Ethical orientation, ethical decision-making and bid evaluation behavior of PDE’s in Uganda
Ikondere, Catherine Katts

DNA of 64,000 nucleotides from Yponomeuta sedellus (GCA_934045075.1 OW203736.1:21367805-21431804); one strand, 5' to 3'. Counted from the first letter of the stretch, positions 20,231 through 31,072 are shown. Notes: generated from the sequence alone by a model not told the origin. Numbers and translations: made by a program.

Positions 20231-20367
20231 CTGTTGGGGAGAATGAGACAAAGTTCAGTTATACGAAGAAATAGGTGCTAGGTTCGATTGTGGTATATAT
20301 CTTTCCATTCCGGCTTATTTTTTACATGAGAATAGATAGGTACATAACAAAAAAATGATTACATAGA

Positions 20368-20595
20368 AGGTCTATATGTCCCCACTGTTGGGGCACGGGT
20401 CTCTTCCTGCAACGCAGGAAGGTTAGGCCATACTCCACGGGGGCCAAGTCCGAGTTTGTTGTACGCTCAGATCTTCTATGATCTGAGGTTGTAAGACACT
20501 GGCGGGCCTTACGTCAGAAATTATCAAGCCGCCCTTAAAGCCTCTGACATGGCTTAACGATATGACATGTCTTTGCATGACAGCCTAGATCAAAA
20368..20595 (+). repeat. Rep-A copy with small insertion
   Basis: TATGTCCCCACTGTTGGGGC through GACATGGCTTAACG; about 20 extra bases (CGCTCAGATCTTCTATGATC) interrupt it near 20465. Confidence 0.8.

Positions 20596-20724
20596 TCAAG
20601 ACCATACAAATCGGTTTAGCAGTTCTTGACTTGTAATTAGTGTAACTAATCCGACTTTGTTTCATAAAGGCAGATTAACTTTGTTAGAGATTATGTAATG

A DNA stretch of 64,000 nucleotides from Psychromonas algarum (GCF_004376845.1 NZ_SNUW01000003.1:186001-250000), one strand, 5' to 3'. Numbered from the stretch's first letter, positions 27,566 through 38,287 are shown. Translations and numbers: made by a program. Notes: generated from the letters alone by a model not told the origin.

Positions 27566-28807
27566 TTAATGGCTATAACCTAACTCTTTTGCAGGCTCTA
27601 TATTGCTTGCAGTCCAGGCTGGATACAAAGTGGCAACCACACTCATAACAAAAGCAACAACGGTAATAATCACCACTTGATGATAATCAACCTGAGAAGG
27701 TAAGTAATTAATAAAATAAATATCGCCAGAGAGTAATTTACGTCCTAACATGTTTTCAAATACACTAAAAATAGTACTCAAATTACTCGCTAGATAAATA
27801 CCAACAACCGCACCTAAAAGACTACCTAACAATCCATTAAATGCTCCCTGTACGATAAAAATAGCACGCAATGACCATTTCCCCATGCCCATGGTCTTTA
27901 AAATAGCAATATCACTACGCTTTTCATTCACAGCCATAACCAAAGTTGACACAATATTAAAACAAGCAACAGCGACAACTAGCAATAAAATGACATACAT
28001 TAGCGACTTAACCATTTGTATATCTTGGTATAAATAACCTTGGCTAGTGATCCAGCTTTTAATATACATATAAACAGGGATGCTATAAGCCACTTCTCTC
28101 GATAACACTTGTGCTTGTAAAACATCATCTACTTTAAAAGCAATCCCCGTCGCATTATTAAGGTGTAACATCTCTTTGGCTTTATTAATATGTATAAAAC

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This study was prompted by the ever-increasing cases of unethical issues in Procurements of most PDE’s in Ugandan. The preoccupation in a lot of Government institutions seemed to be with satisfying their personal interests rather than procuring the right items with the right specifications. A cross-sectional study was carried out among PDU staff and Evaluation Committee members of 91 PDE’s in Kampala and neighboring towns, to examine the relationship between ethical orientation, decision-making and the behavior of bid evaluation committees of Uganda’s PDE’s. The study revealed that ethical orientation significantly affects ethical decision-making of PDE’s in Uganda and when procurement officials in these PDE’s are making decisions, they base on their judgment of what is right or wrong through applying ethical guidelines set out in codes of conduct and governing rules and regulations. Ethical Decision-making does not entirely depend on ethical orientation, but is also a function of gender and age of the evaluation committee members, organization’s sector, employee number, evaluation committee size, organization’s existence and numbers of prequalified suppliers. It was also established that there is a link between ethical decision-making and bid evaluation behavior of PDE’s in Uganda. Basing on the above findings, it was deemed important to reinforce ethical behavior in the form of rewarding committee members’ ethical decisions taken. PDEs were also implored to look into specific work situations; the work groups, opportunities and other factors that influence the behavior of the bid evaluation committee members like steps to guide ethical decision making.